AgeLab’s Bryan Reimer named to US Department of Transportation innovation committee

Bryan Reimer, a researcher at the MIT AgeLab, joins the U.S. Department of Transportation's Transforming Transportation Advisory Committee to help ensure that transportation's future is safe, efficient, sustainable, equitable, and transformative. | Continue reading | 24 days ago

Middle-school students meet a beam of electrons, and excitement results

The EMERGE program at MIT teaches MITES Saturdays science discovery middle school students how to use scanning electron microscopes, sparking STEM curiosity in underserved communities. | Continue reading | 24 days ago

Study: Smart devices’ ambient light sensors pose imaging privacy risk

A computational imaging algorithm reveals that ambient light sensors, which are passive components embedded in the screens of smart devices to alter monitor brightness, pose an imaging privacy threat by exposing users’ touch interactions to hackers, MIT researchers find. | Continue reading | 24 days ago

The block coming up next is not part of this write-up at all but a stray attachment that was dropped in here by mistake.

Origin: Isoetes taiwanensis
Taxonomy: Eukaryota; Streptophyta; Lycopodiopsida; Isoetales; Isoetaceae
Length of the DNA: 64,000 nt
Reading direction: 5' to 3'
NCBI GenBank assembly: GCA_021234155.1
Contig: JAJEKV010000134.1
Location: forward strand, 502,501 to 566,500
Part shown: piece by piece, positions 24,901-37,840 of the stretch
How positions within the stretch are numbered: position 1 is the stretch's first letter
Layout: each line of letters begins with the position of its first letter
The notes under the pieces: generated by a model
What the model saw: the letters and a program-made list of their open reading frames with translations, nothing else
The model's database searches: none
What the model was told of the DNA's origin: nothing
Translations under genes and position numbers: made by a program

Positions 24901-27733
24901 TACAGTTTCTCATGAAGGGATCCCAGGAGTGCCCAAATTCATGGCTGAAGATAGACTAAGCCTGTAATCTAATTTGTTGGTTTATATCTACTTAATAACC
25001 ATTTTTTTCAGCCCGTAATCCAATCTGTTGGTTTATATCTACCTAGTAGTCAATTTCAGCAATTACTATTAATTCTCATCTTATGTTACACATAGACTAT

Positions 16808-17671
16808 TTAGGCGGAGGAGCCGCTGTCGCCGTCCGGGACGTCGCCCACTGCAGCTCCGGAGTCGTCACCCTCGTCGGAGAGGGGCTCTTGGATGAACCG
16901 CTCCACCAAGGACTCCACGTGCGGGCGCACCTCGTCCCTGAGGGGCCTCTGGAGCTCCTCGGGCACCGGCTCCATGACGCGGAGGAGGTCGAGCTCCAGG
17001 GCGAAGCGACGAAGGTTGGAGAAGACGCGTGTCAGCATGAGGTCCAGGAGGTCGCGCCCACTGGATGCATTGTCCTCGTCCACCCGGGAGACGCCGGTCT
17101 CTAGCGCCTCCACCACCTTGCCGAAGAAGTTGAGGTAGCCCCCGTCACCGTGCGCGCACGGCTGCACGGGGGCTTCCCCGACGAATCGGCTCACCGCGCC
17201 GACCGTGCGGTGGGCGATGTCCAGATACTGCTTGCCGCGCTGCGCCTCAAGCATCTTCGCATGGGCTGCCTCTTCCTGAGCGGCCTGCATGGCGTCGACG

Benchtop test quickly identifies extremely impact-resistant materials

High-speed experiments can help identify lightweight, protective “metamaterials” for spacecraft, vehicles, helmets, or other objects. | Continue reading | 24 days ago

Astronomers spot 18 black holes gobbling up nearby stars

MIT scientists have identified 18 new tidal disruption events (TDEs) — extreme instances when a nearby star is tidally drawn into a black hole and ripped to shreds. The detections more than double the number of known TDEs in the nearby universe. | Continue reading | 24 days ago

Opening the doorway to drawing